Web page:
Spain prepares for a rise in Algerian gas while Italy fills its gap


REUTERS/Yara Nardi

Draghi gets Algeria to increase its gas sales to the country by a third in the midst of escalating geopolitical tension over the Sahara

The war in Ukraine and the sanctions against Russia resulting from the invasion have caused a real earthquake on the European energy board, with all countries looking for alternatives to Russian gas. A scenario in which, due to geographical proximity and storage capacity –a third of the total–, Spain was well positioned to become the bridge between Algeria and the Old Continent. But the tension unleashed after the turn of the Pedro Sánchez government on Western Sahara, supporting the Moroccan proposal for sovereignty over the region, could have ruined that possibility.

Italy has made clear its intention to maintain the diplomatic balance between Rabat and Algiers. And it is in an unbeatable position to win new contracts and occupy that key point in Algeria's energy relationship with Europe.

Italian Prime Minister Mario Draghi traveled to the region on Monday to sign an agreement by which Algeria will increase its gas sales to the country by a third, thus reducing dependence on Moscow, which until now covered more than 40% of its imports of this hydrocarbon.

The North African country will thus supply 30,000 million cubic meters per year compared to the previous 20,000 million, making the most of the capacities of the Transmed gas pipeline, which connects the Algerian fields with the Sicilian coast, crossing Tunisia and the Mediterranean.

Brussels' doubts about the Iberian project for gas delay the negotiation

The current good understanding between Italy and Algeria, confirmed by Draghi's visit and the upcoming trip to Rome by the Algerian president, Abdelmadjid Tebboune, contrasts with the tension that the North African nation is experiencing with Spain, where the Government already assumes that Sonatrach will raise prices of gas in the review scheduled for the 2022-2024 period. Of course, it detaches it from geopolitical tension.

However, with the rest of its gas buyers, Algeria has decided to "maintain" the current contracts despite the large increase in the price of hydrocarbons registered after the start of the war in Ukraine. In the case of natural gas, it was trading below 80 euros per megawatt hour (MWh) before that fateful February 24. At the beginning of March it exceeded 200 euros/MWh. Today it is trading around 103 euros/MWh, according to data from the Iberian Gas Market (Mibgas).

Contract Review

Far from what the Executive thinks, experts in the sector agree that the relationship between governments influences, and a lot, in this type of decision. Even more than agreements between private companies. “It is clear that Algeria is going to review all the agreements with Spain, in all areas, to see how the relationship develops in the future,” Chakib Kaid, Secretary General of the Ministry, told this newspaper two weeks ago. of Algerian Foreign Affairs.

A large part of consumers, companies and industry will thus suffer a new price increase in contracts, although it is foreseeable that the impact for those clients covered by the rate of last resort (TUR) will be less due to the measures adopted -and extended- by the Government of Pedro Sánchez. Among other aspects, these measures establish that the rate cannot be increased by more than 5%.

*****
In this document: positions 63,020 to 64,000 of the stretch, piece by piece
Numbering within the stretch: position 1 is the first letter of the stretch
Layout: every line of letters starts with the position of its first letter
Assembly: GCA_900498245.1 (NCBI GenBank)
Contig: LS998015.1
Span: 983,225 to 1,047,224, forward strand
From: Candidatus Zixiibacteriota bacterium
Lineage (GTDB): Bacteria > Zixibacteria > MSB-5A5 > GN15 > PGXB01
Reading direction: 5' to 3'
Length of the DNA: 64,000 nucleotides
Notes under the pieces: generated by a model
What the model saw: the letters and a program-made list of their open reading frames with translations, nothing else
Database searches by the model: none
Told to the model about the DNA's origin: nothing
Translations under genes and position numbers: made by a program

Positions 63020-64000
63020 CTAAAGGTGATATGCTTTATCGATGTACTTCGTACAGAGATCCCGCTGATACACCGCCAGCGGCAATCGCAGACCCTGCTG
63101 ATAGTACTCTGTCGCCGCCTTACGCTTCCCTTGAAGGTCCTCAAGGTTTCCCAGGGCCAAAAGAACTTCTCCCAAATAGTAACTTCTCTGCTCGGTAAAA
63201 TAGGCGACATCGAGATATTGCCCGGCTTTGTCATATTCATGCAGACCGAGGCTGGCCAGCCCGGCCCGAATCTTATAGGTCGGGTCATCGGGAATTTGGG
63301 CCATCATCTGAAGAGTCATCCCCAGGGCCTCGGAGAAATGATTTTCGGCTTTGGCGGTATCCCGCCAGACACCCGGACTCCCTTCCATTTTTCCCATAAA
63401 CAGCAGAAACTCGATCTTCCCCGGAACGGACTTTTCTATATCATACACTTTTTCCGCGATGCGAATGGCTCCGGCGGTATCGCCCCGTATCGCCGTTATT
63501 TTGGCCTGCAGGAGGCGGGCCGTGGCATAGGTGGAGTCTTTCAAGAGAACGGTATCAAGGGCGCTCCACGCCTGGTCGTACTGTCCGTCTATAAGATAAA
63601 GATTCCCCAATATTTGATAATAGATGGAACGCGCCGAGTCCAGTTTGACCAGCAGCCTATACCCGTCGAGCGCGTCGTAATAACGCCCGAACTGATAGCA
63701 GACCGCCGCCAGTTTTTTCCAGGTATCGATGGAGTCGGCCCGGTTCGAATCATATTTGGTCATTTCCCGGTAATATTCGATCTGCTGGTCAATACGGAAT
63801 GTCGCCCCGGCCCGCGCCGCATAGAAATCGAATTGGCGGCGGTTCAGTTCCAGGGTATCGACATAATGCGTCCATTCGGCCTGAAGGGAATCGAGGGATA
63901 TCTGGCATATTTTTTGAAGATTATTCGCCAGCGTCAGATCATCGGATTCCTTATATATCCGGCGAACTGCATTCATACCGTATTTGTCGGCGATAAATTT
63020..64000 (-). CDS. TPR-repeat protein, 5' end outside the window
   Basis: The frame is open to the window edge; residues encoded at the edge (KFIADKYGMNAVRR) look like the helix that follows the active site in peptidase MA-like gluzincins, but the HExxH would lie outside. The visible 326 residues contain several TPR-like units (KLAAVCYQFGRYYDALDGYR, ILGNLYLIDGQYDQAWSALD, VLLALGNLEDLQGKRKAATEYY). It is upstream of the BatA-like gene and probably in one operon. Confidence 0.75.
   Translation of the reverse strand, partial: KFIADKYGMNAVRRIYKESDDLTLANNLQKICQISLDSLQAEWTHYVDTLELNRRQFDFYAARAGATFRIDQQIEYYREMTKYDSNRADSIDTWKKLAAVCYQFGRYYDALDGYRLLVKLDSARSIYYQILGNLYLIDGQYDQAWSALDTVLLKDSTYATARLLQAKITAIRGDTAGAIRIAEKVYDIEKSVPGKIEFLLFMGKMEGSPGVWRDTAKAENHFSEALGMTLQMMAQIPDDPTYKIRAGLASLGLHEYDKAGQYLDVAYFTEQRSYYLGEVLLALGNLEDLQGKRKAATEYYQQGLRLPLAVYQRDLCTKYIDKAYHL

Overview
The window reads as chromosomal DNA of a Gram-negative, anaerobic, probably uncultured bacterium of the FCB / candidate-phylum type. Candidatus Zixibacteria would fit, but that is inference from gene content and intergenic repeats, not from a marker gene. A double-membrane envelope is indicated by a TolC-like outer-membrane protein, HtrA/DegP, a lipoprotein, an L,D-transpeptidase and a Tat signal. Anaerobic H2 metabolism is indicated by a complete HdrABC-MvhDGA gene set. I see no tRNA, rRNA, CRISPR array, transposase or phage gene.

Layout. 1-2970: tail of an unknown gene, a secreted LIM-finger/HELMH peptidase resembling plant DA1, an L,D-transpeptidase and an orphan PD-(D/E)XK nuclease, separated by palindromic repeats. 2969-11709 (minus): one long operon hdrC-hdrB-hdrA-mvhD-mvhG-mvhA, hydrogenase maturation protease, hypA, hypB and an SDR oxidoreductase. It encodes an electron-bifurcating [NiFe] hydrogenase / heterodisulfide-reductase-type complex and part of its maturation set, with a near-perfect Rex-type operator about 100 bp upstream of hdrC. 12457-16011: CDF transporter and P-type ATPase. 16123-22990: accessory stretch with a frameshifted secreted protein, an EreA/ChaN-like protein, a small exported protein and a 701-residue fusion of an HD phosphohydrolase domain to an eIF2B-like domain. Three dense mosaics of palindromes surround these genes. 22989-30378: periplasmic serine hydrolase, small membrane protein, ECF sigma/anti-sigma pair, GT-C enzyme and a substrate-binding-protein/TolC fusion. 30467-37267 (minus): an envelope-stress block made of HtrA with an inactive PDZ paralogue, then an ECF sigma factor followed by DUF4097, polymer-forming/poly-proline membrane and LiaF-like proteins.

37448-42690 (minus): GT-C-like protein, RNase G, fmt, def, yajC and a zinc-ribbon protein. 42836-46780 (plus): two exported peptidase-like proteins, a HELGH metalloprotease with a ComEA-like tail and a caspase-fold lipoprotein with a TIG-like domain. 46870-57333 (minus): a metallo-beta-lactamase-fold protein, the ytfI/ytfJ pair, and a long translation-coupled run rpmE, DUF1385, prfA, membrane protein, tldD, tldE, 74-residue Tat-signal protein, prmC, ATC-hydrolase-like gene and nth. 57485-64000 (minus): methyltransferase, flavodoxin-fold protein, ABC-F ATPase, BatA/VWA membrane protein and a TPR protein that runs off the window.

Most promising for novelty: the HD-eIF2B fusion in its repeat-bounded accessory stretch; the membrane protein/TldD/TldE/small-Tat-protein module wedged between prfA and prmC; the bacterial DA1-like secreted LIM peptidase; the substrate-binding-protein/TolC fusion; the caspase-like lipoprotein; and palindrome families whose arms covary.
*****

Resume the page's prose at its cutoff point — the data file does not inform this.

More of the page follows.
Despite everything, Mario Berná, a partner at the electrical consultancy Ingebau, recalls that "for every euro of gas that becomes more expensive, whoever buys it transmits twice as much to their customers." Berná explains that, in terms of prices, Spain has little direct alternative to Algerian gas. The option that would be consolidated would be imports through methane tankers. Something that is already happening and that in February placed the US, for the second consecutive month, as the main supplier of natural gas to Spain, with 12,645 gigawatt hours (GWh), 33.4% of the total and ahead of Algeria ( with 8,801 GWh, 23.2%), according to the latest records of the Corporation for Strategic Reserves of Petroleum Products (Cores).

"Although prices can be renegotiated, Spain should not worry about the supply or the amount of gas, since Algeria will respect the contracts that were signed in the long term," says Javier Colón, from the consulting firm Neuro Energía.

He agrees that the country is also well positioned to receive gas from methane tankers, with the six regasification plants already operating to transform the liquefied natural gas that comes from the ships. According to data from Gas infrastructure Europe, Spain has 27% of all regasification capacity in the EU plus the United Kingdom, which is the second country with the most capacity (22%), followed by France (17%), Belgium (8 %) and, behind, Italy (7%).

However, Colón warns that the option of methane tankers and regasification is more expensive than transportation by tube. Furthermore, these infrastructures are not accompanied by a powerful interconnection network with the rest of Europe. The Government has already proposed that the EU finance this network, in a context in which Brussels has already recognized the peculiarity of the Peninsula as an energy island. The problem is that it may be that in a few years, when Spain has the necessary interconnection to be the center of European gas, it will cost more to recover the lost ground that Italy is now gaining.



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